Five Things {Weekly Link-up Party} – Easy Ways to Help Bees

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I haven’t posted much about bees or beekeeping on the blog and if you didn’t know I am a beekeeper and passionate about saving and keeping our little furry friends alive.

Becoming a beekeeper might not be something people want to jump headfirst into, but if you want to help bees there are many easy ways to do so.  Today I am sharing with you five easy ways to help bees for the five things link-up with The World Around Her and Little Miss Mama.  It was hard to narrow this list down to only 5 so I may be back with some additional ways soon… but for now here are the most simple ones:

BusyBeeKate-5EasyWaystoHelpBees

 

1. Plant a Varied Selection of Flowers.  Our pollinators need food throughout the growing season, so make sure to plant a range of plants and flowers that will bloom at various times. Bees are looking for 2 things when they visit your plants: Nectar – a bee’s main source of energy, and Pollen – which provides proteins and fats. Here’s a great list of both native and garden plants that bees love.

2. Give Bees Some Water.  Wouldn’t you be thirsty doing all that hard work too!?  Provide them with a drink in a bird bath or shallow bowl.  Add some peddles or rocks so they can easily climb in and out and make sure you change out the water about every 3 days to not attract mosquitos.

3. Go Natural.  Avoid insecticides as they are deadly to many bees and other insects.  If you have to spray make sure to check the label or make your own.  We have been using Neem spray ourselves.  This article provides you with 10 all-natural and inexpensive options to make your own.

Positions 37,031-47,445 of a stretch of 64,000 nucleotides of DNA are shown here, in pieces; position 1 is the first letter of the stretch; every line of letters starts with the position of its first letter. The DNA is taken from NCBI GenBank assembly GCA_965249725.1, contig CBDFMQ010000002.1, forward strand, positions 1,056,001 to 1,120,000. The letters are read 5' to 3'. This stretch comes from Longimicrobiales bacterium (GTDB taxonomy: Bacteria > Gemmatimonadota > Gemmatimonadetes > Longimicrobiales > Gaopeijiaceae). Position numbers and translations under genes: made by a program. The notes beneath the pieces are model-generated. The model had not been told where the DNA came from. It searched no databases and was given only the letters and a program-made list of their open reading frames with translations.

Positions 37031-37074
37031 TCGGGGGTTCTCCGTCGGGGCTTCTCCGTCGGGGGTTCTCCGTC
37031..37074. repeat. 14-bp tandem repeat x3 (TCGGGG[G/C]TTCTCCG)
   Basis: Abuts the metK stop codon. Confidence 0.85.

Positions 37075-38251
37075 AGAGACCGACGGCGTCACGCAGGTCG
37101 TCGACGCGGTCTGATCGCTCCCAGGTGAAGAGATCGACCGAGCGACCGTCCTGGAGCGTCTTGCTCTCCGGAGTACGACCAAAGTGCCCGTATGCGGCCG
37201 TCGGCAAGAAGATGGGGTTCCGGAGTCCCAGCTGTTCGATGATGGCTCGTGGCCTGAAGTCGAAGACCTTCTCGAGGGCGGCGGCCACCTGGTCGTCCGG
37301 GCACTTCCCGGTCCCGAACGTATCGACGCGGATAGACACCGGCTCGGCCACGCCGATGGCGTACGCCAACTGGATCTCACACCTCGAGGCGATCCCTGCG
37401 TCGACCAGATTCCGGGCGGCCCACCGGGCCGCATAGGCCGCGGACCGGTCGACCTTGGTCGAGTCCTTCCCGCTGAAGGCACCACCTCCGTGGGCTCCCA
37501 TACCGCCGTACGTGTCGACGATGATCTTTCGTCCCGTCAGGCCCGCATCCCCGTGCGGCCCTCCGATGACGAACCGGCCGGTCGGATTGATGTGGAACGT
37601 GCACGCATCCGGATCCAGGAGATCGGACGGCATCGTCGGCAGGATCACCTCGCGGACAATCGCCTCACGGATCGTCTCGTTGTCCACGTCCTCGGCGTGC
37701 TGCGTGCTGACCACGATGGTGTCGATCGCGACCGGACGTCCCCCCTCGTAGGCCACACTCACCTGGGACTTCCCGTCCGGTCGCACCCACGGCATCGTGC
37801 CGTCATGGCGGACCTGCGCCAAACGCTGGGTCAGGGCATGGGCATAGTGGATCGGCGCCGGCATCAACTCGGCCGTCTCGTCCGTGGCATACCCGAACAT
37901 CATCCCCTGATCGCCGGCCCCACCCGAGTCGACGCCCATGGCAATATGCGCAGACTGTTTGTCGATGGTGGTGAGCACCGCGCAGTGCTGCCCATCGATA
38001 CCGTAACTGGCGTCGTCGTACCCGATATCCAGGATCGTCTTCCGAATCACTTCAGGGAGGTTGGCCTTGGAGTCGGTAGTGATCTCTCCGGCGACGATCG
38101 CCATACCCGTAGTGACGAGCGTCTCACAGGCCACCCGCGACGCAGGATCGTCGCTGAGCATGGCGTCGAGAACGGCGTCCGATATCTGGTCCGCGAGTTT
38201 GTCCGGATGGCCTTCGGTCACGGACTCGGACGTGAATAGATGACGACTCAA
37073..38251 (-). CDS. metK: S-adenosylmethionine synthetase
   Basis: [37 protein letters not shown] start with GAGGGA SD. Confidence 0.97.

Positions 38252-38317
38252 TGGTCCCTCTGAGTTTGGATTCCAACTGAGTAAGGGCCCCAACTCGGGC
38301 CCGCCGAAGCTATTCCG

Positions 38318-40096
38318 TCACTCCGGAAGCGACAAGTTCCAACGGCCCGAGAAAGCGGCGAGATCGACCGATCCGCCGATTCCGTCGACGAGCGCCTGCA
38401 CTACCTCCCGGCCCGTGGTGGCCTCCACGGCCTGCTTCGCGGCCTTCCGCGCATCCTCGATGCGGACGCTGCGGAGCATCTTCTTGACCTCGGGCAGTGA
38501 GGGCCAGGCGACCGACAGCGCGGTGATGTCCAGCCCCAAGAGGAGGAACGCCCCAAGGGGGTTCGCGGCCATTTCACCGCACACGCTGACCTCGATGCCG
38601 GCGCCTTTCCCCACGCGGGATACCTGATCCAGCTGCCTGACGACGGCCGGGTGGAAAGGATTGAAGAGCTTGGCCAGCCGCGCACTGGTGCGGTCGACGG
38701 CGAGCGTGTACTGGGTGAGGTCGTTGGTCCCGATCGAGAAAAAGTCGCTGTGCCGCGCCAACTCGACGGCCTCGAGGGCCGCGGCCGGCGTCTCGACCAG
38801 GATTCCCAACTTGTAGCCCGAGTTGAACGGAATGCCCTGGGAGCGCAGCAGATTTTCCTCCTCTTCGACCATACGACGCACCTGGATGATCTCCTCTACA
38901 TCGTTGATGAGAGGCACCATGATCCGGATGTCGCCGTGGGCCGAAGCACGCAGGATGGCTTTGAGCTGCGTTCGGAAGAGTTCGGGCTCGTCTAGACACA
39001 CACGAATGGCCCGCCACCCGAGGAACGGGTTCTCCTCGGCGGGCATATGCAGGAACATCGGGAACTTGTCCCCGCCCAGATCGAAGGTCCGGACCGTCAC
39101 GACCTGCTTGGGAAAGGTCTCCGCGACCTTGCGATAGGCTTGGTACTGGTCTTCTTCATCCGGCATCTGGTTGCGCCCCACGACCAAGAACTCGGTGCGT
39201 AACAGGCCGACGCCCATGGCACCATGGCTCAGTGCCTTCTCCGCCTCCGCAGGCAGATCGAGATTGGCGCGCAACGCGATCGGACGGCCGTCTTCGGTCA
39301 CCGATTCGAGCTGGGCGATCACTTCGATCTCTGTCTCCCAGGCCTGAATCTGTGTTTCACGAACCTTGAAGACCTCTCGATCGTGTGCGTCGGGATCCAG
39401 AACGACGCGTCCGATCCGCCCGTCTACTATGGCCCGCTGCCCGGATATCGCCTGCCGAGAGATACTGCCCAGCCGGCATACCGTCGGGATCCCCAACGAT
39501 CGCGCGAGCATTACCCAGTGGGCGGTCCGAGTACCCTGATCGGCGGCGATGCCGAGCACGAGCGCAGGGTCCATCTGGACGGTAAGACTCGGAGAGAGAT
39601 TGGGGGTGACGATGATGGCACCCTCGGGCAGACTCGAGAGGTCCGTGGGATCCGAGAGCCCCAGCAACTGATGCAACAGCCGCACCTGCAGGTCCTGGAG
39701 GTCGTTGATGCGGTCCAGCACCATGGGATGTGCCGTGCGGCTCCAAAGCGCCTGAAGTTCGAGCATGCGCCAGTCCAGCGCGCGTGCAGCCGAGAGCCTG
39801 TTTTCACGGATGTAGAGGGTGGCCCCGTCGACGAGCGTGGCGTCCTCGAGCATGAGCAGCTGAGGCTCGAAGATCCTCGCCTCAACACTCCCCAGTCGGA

4. Eat Lots of Local Honey.  This is an easy one.  Did you know that most commercial honey on supermarket shelves comes from China and Argentina?   Yup.  And it is heated to high temperatures to delay crystallization (a natural process where the honey gets solid and ‘crunchy’ but is unchanged in quality) and forced through micro filters to remove every trace of pollen and propolis, substances which may have beneficial health benefits.  Buying local honey not only helps your local beekeeper stay in business but also gives you the best and tastiest honey.  Local honey is made local (of course) and the bees feed from local sources, which many people feel can help with allergies.  Honey is a wonderful sweetener in baking and cooking too!

5. Teach Your Kids, Grandkids & Friends About Bees. Beekeeping is fascinating. Honeybees have been on this earth for about 25 million years and are ideally adapted to their natural environment. Without honeybees the environment would be dramatically diminished. My father and I started beekeeping together about 5 years ago and on every occasion I tell people about bees.  I am pictured above with my niece after I went into her classroom and gave a discussion about bees.  The kids were excited about learning about them and how important they are in the environment.

Please try to incorporate these ways into your daily lives and the bees will buzz on by to thank you 🙂

Love, Kate

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